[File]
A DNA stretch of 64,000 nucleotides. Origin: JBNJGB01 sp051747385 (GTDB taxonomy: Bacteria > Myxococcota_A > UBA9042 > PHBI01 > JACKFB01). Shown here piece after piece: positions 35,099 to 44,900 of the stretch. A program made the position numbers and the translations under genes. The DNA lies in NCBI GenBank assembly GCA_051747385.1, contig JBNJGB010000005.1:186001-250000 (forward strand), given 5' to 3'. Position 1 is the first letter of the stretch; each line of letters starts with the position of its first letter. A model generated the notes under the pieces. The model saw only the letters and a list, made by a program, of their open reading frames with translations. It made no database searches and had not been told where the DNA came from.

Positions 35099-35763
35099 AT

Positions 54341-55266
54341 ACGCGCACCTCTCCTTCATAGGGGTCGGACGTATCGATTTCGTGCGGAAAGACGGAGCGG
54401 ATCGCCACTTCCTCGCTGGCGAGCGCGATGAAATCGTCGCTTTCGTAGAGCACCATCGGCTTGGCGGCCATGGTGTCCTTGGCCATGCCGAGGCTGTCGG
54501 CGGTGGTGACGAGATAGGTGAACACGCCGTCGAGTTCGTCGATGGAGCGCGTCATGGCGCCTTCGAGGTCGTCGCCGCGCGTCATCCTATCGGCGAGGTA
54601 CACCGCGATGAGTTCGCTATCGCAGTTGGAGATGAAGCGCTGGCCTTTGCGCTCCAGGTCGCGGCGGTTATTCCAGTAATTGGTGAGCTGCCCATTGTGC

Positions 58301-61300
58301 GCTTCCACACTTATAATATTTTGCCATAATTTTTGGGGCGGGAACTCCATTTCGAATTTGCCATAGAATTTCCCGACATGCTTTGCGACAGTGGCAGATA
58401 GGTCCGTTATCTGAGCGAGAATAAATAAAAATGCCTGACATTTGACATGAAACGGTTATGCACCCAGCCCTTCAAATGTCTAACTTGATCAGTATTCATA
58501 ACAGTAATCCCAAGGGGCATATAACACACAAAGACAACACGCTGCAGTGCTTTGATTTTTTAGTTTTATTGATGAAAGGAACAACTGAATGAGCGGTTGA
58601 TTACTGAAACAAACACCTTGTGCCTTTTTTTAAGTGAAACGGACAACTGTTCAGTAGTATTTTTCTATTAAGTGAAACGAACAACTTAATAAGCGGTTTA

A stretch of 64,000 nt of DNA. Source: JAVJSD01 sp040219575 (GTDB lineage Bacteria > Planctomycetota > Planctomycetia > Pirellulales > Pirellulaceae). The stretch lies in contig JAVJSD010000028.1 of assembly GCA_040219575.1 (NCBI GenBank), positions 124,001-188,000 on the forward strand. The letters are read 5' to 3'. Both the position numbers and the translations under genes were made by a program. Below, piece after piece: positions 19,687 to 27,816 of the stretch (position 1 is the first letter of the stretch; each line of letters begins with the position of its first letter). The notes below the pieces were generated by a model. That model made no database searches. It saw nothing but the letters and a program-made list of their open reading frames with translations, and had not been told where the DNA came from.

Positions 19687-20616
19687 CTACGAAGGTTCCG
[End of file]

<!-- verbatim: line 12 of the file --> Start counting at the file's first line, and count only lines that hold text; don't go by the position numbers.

58501 ACAGTAATCCCAAGGGGCATATAACACACAAAGACAACACGCTGCAGTGCTTTGATTTTTTAGTTTTATTGATGAAAGGAACAACTGAATGAGCGGTTGA